Chad Wolf, former acting Homeland Security Secretary, presided over naturalization ceremonies at the White House which were broadcast during the 2020 Republican National Convention.

According to the report, the event was planned to help Trump's reelection campaign despite numerous warnings by ethics officials to DHS staffers (including Wolf's chief-of-staff) that it would be against the Hatch Act. According to the OSC report, the incident was "an evocative of Trump's willful disregard for Hatch Act."

Wolf claimed that he did not know that video of the convention would be used, but OSC said it had no evidence to support this claim.

Pompeo, a potential 2024 presidential candidate was also found to have incorrectly altered State Department policy to allow him to speak at the White House RNC event. Pompeo recorded a speech while on official business in Jerusalem, which was later played at the convention. Although Pompeo didn't refer to himself during the taped speech as secretary of state, the report did note that he made frequent references to foreign policy issues during his remarks.

The report says that the timing, justification, and scope of this change indicate that it was solely intended to promote President Trump’s reelection campaign.

Representatives of Pompeo, Wolf and McEnany didn't immediately respond to requests for comment.

Some federal employees were shocked at Trump's disregard for Hatch Act requirements and asked OSC if they still had to follow its rules.

OSC's report notes that the Hatch Act for high-ranking officials is only as effective at ensuring a depoliticized federal workforce, as the president decides.

Investigating potential violations can take weeks, months or even years, even in simple cases. This weakness is further highlighted by the fact that the report was delivered more than one year after the 2020 election.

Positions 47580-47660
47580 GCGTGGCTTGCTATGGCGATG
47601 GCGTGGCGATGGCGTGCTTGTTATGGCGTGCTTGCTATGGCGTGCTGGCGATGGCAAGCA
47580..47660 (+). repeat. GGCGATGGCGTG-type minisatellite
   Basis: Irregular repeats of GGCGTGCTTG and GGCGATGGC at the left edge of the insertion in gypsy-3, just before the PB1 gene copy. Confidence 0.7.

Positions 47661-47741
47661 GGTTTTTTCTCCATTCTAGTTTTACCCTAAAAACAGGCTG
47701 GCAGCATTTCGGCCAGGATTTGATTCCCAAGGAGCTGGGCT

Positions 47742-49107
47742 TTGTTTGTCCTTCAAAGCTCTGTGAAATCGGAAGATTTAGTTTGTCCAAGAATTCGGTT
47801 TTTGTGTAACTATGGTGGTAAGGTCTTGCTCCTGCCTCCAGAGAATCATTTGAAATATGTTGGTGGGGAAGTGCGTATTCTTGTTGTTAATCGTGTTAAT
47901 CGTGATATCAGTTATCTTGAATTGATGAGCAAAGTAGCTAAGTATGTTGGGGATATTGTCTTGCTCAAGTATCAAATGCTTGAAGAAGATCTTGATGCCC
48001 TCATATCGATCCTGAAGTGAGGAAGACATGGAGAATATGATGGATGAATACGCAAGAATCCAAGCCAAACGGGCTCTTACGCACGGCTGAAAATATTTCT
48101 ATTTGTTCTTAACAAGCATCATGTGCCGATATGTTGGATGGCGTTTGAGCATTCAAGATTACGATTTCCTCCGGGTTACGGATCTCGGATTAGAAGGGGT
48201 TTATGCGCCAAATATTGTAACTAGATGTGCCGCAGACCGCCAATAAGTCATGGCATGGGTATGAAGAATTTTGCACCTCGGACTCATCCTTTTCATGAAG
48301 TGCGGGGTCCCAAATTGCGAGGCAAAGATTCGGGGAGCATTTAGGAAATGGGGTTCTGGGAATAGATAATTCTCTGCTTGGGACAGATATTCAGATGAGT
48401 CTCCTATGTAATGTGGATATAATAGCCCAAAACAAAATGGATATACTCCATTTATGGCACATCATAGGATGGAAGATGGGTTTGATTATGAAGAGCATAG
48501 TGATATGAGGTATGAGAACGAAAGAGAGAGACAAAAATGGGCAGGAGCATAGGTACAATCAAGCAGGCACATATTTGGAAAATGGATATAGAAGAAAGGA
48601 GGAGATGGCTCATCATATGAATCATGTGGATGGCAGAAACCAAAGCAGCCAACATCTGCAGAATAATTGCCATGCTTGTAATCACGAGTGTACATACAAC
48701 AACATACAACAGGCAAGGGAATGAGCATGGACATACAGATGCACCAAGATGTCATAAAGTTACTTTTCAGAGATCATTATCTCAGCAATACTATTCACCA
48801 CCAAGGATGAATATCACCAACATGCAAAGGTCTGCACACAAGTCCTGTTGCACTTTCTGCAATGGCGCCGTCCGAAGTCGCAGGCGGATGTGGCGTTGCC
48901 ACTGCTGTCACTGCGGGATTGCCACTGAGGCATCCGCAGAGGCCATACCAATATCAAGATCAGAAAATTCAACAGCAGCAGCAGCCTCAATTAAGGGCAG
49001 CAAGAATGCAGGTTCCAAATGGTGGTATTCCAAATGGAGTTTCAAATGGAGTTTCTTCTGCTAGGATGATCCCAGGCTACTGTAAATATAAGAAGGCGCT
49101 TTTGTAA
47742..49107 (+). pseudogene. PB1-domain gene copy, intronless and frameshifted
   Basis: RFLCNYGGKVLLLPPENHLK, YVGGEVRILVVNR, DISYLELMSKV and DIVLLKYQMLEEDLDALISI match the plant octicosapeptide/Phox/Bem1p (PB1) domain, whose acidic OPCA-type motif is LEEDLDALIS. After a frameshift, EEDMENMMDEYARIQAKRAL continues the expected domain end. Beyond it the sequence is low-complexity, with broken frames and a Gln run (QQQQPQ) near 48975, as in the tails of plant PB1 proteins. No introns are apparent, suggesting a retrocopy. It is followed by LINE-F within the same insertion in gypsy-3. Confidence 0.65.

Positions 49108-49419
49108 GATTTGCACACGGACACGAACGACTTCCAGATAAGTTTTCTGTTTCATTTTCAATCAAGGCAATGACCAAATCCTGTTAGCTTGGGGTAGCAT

It states that this reality gives an opportunity for an administration to ignore Hatch Act during the last months of an election cycle knowing full well that any public reports or disciplinary actions would not likely take place until after the election.

The report recommends several legislative changes to the law that would improve OSC's ability enforce its limits on federal employees' political activities.

Throughout Trump's term, Hatch Act violations plagued Trump's administration. OSC rebuked Conway and former Agriculture Secretary Sonny Perdue as well as Peter Navarro, White House trade advisor Peter Navarro and Carla Sands, ambassador to Denmark, Lynne Patton, regional Housing and Urban Development administrator, and Lynne Patton for violating the Hatch Act.

Biden's administration was elected promising to adhere to the Hatch Act, and other ethics rules to differentiate itself from its predecessor. However, it has been tripped up sometimes by the law.

OSC found that Marcia Fudge of Housing and Urban Development, an ex-Ohio lawmaker, had violated the Hatch Act by participating in the 2022 Ohio Senate Election. Fudge later apologized for her comments at a White House press conference on March 18.

Citizens for Responsibility and Ethics in Washington filed a complaint last month against Jen Psaki, White House press secretary, for comments she made regarding Terry McAuliffe’s gubernatorial campaign in Virginia. McAuliffe lost the race to Republican Glenn Youngkin.